Fatima Perspectives #1260
As this pontificate continues to reveal itself as an imposition of the personal opinions of Francis regardless of the contrary teaching of all his predecessors, including John Paul II (who stood in line with Tradition, and against Francis, in rejecting the possibility of Holy Communion for the divorced and “remarried”), we read of Pope Francis’ December 17th address to the International Commission against the Death Penalty. As accurately summarized by LifeSiteNews, the address amounts to the proclamation that “Former popes ignored mercy in using [the] ‘inhuman’ death penalty.”
In his address, provided in English translation by LifeSite, Francis makes it clear that it is his personal opinion that motivated his astonishing directive that the Catechism of John Paul II be changed to condemn capital punishment in every case — after 2,000 years of Church teaching that it is morally licit for murder and other crimes of extreme gravity. To quote Francis:
- “I have shared some ideas on this subject in my letter to the International Criminal Law Association and the Latin American Association of Criminal Law and Criminology, May 30, 2014.
- “I have delved into them [his ideas] in my address to the five major world associations dedicated to the study of criminal law, criminology, victimology and penitentiary issues, on October 23, 2014.
- “The certainty that every life is sacred and that human dignity must be guarded without exception has led me, since the beginning of my ministry, to work at different levels for the universal abolition of the death penalty.
- “This has recently been reflected in the new wording of n. 2267 of the Catechism of the Catholic Church…”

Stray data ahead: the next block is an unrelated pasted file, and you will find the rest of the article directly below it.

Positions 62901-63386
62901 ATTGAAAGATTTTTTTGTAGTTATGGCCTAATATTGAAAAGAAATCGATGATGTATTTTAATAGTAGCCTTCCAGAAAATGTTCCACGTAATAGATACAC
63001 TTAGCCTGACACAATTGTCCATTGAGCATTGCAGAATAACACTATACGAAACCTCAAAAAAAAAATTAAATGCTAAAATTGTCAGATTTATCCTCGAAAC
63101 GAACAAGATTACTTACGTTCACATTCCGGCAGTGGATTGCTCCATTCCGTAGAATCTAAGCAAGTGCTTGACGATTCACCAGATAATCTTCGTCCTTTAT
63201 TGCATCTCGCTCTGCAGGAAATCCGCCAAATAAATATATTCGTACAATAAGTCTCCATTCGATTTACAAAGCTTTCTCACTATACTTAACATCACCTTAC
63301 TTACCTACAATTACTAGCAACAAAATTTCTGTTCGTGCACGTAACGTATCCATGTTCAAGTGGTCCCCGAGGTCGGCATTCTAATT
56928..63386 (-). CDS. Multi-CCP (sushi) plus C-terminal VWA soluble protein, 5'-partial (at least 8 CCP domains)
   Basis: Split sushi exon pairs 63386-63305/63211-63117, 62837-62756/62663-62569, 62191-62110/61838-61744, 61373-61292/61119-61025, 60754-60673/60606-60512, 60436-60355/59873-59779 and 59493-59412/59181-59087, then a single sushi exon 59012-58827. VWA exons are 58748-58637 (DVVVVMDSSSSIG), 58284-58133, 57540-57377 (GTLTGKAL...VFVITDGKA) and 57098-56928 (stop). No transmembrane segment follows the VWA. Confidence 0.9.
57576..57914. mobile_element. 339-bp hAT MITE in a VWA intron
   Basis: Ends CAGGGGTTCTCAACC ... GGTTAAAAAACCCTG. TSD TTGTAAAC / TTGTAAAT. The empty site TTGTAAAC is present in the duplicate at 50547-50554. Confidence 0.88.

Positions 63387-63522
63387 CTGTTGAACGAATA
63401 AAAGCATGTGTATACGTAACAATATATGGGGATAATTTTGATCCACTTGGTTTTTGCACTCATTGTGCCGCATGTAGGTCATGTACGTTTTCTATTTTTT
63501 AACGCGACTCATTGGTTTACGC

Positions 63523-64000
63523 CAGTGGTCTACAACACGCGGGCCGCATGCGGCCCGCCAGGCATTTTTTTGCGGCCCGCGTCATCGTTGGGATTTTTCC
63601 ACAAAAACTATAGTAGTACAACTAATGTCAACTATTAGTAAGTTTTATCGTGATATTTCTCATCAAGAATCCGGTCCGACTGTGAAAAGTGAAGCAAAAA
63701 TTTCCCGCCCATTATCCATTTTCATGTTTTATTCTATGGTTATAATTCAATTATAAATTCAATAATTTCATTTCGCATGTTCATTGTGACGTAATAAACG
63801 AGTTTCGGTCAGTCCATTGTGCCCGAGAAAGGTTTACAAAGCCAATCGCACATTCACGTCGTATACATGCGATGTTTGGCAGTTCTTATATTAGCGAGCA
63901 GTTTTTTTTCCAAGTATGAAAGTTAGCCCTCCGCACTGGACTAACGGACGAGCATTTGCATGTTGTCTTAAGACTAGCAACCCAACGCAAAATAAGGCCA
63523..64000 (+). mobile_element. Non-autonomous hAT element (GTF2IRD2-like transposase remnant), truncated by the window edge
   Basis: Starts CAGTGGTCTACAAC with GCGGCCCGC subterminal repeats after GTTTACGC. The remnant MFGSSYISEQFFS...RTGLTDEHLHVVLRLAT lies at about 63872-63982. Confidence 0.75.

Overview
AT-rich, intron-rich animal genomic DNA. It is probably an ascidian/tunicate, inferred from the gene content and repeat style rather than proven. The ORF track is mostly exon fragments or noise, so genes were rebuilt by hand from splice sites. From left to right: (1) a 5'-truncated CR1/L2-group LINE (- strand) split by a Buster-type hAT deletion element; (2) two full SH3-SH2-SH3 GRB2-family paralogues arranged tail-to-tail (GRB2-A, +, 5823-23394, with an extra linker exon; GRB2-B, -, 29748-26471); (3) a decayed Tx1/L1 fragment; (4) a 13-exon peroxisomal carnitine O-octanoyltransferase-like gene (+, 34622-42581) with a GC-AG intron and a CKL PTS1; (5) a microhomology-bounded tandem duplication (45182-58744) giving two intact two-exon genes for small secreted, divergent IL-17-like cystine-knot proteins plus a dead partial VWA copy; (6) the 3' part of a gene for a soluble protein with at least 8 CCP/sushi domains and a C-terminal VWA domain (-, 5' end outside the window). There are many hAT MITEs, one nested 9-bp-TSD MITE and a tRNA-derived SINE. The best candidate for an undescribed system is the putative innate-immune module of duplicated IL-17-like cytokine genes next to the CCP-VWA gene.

Francis goes on to say that his “new wording” of John Paul II’s Catechism “now expresses the progress of the doctrine of the last Pontiffs as well as the change in the conscience of the Christian people, which rejects a penalty that seriously injures human dignity …” But if “the last pontiffs” had made “progress” in doctrine such that what the Church has always approved as morally permissible is now absolutely impermissible — an impossible reversal of a moral truth — then why did John Paul’s Catechism need “new wording”? Not even John Paul II went that far, holding in his Catechism only that cases calling for capital punishment should be “rare, if not practically nonexistent” — an implied factual judgment about application of the law by civil authorities, not a declaration that capital punishment is per se immoral, which is what Francis, and he alone among all the Popes, has given us.
As far as “the last pontiffs” are concerned — meaning only John Paul II, in fact — there is Pope Pius XII, who repeated the constant teaching of the Church in this regard: “Even when it is a question of someone condemned to death, the state does not dispose of an individual’s right to life. It is then the task of public authority to deprive the condemned man of the good of life, in expiation of his fault, after he has already deprived himself of the right to life by his crime.” (AAS, 1952, pp. 779 et. seq.)
Of course Francis knows that every Pope before him, not excluding even John Paul II, allowed for imposition of the death penalty in the appropriate case as determined by civil authority. And he knows as well that capital punishment was imposed even in the papal states. Confronted with the inescapable reality of bimillenial Church teaching and practice that stand in his way, however, Pope Francis simply throws all his predecessors, including Pius XII, overboard:
“In past centuries, when the instruments available to us today for the protection of society were lacking and the present level of development of human rights had not yet been reached, recourse to the death penalty was sometimes presented as a logical and just consequence. Even in the Pontifical State this inhuman form of punishment has been resorted to, ignoring the primacy of mercy over justice. This is why the new wording of the Catechism implies also assuming our responsibility for the past and recognizing that the acceptance of this form of punishment was the consequence of a contemporary mentality, more legalistic than Christian, which sacralized the value of laws lacking in humanity and mercy. The Church could not remain in a neutral position in the face of today’s demands to reaffirm personal dignity.”